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Delaware’s “Private” Court Hearings under Fire from Media
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On Monday, major U.S. news organizations like Reuters America LLC, News Corp, New York Times, The Associated Press, and Bloomberg LLP filed an amicus brief in the 3rd U.S. Circuit Court of Appeals in Philadelphia in a lawsuit against Delaware’s practice of allowing sitting judges conduct business arbitration in private.

The organizations alleged the system created questions about preferential treatment of large corporations and raise doubts about the court’s integrity.

The brief observed, “This would lead to fundamental unfairness by creating suspicion that a different set of rules apply to corporations pursuing multimillion-dollar civil claims against each other.”

  
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Delaware’s controversial law passed in 2009 allows its five Court of Chancery judges to preside over business arbitrations with at least $1 million in stake, and where at least one of the involved parties is a Delaware corporation. The hearings are conducted in utmost secrecy without even any case numbers on public dockets.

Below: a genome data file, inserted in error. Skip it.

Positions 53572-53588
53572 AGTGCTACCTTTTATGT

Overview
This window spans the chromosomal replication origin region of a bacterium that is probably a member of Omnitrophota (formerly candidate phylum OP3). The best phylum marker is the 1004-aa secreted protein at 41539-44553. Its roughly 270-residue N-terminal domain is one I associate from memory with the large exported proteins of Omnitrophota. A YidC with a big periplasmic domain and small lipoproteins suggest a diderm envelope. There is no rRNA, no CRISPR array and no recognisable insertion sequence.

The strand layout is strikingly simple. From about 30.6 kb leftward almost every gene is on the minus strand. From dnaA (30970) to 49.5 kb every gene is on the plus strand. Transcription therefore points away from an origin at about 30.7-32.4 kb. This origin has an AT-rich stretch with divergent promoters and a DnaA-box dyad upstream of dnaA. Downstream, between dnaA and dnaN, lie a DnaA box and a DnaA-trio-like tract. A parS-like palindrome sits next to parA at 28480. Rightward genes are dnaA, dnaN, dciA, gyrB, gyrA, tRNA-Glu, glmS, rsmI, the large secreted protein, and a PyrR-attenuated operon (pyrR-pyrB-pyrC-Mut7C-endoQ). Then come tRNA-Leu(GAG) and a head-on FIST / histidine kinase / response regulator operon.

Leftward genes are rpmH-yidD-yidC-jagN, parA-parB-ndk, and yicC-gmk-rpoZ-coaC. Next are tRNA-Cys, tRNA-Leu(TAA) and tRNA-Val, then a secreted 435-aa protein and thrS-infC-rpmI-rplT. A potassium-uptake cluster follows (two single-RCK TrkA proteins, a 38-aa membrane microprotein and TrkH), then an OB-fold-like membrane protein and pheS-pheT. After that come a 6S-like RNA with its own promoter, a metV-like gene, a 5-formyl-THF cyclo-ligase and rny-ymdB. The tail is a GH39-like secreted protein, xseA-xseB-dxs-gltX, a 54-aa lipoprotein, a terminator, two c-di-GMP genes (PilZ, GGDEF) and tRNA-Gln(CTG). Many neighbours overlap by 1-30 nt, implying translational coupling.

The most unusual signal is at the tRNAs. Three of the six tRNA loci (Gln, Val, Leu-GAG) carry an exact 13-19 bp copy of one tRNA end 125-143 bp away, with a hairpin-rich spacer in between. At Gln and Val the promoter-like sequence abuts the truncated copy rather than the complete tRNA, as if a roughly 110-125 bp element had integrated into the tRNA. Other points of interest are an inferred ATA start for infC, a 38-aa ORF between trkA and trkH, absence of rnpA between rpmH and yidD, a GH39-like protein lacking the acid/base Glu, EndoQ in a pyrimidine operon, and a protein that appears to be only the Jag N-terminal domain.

The system went virtually unnoticed until 2011, when Skyworks Solutions Inc used the system to back out from an agreement to purchase Advanced Analogic Technologies Inc. The dispute made a transparency advocacy group bring a lawsuit alleging the court dispenses “secret justice to wealthy companies.”

U.S. District Judge Mary McLaughlin shut down the system, last year, who held that the system amounted to civil trials and not arbitration, and that the secrecy shrouding the procedures violated the First Amendment. However, the Court of Chancery judges appealed to the Third Circuit.

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In their amicus brief, the news organizations also observed, “If Delaware’s bid for secrecy passes constitutional muster, other states may rush to enact similar procedures, and high-value business arbitrations that affect the public and the markets will proliferate behind closed doors, with the government’s endorsement.”

The case is Delaware Coalition for Open Government Inc v The Honorable Leo E Strine Jr et al, U.S. Court of Appeals for the Third Circuit, No. 12-3859.





 

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